Humpback whales on their northern migration are enjoying a significant drop in boat ‘traffic’ in Moreton Bay, according to Brisbane Whale Watching’s captain Kerry Lopez.
Kerry says they are spending more time in the bay and appear more relaxed and playful this year.
“We’ve had 10 days of really good weather and lots and lots of whales … I’m talking a lot of whales and a lot of interaction,” she says.
“This year there’s been more spy hopping, we even had one pod chasing us. We’ve been seeing 15-20 whales in a day and we’ve seen eight newborn calves.
She’s seeing the same pods two or three days in a row.
“All of them have been really noisy as well. The bulls in particular, showing their dominance because there’s a lot of mating going on,” Kerry explains.
“This year’s been exceptional for interaction.”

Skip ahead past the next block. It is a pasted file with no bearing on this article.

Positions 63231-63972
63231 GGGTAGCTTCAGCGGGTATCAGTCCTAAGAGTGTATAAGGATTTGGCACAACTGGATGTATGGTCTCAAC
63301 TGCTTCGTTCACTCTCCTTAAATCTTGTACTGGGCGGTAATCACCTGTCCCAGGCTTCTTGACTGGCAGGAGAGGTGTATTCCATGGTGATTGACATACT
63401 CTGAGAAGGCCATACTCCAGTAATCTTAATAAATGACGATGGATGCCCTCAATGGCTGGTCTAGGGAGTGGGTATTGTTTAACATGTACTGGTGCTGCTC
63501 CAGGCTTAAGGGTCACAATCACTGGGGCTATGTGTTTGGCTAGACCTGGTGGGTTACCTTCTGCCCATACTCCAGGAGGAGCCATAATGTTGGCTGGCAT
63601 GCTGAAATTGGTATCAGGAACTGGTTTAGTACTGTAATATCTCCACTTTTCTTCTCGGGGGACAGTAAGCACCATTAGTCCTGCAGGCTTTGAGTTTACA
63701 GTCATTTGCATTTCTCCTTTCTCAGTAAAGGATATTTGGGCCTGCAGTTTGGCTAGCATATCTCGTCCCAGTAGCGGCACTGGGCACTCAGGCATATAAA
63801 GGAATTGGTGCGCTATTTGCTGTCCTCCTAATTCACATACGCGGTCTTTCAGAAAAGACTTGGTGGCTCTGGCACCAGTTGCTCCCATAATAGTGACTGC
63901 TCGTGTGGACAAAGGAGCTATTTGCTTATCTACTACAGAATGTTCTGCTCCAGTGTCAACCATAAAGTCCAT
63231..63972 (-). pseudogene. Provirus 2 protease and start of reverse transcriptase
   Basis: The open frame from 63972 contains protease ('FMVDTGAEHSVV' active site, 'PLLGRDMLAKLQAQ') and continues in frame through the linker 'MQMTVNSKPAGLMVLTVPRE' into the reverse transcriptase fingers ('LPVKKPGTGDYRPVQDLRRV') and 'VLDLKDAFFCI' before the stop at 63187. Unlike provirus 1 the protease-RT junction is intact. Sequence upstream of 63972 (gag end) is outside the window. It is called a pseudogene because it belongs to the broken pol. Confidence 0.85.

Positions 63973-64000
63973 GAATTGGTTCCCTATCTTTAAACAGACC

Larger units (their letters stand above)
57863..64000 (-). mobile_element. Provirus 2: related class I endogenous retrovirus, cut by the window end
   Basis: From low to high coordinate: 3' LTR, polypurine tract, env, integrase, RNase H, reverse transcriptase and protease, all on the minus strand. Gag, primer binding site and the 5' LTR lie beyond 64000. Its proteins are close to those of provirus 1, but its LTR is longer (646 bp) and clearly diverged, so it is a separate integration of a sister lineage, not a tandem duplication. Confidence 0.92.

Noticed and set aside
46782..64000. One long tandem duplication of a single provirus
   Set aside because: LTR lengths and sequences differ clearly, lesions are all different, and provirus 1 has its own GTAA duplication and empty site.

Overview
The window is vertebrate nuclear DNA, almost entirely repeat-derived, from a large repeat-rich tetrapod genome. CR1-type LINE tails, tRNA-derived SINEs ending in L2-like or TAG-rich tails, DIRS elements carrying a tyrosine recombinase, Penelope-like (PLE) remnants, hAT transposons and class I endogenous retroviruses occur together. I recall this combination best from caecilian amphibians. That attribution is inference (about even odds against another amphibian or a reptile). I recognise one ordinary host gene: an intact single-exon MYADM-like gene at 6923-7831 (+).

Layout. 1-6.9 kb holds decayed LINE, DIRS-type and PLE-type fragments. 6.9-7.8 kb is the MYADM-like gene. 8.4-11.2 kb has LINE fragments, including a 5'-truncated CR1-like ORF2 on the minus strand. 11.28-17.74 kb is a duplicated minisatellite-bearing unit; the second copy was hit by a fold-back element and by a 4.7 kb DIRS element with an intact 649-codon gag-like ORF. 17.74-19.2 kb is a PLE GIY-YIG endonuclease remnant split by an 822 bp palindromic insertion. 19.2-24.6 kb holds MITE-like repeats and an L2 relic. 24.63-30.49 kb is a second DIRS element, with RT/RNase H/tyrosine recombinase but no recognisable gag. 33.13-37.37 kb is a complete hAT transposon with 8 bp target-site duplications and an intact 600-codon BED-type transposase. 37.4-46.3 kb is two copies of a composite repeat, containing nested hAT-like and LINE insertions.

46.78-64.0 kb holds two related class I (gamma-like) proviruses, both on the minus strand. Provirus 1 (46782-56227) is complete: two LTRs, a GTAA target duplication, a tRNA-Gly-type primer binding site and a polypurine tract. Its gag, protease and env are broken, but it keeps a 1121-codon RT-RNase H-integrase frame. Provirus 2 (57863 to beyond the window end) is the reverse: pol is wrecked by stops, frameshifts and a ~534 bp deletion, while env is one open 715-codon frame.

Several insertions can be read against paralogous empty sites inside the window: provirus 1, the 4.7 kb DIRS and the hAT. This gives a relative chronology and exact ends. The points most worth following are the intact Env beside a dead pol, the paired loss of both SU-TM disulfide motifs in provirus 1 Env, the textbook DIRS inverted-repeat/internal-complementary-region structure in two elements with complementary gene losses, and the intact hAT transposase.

The whale watching season typically runs from June to November, but tours started in July this year due to COVID-19 restrictions.
By then Kerry, her crew and guests were eager to get back on board Eye Spy and out on Moreton Bay.
This season has not disappointed, and passenger numbers are encouraging despite a cap on the number of people allowed on each tour.
“It is working OK. It’s better for the passengers because there’s less people,” Kerry says.
A silver lining appeared when Brisbane Whale Watching recently won a Tripadvisor Travellers’ Choice Best of the Best award for being in the top 10 per cent of attractions worldwide.
Kerry says the award was the direct result of positive passenger reviews and she’s particularly proud of the achievement this year.
The whales are also fans of tours, playing around the boat. On a recent tour, when she backed her vessel away to leave, they kept following the boat and Kerry couldn’t start the engine until they left.
“They were people watching,” she says.
“They’ve been interacting and spy hopping and staying around. They’re really curious. We had five huge adults trying to get into the boat.”
Kerry says there’s still plenty of action ahead during this whale watching season.
“The babies will start coming, then we’ll get the big pods – pods of six or seven whales joining together,” she says.
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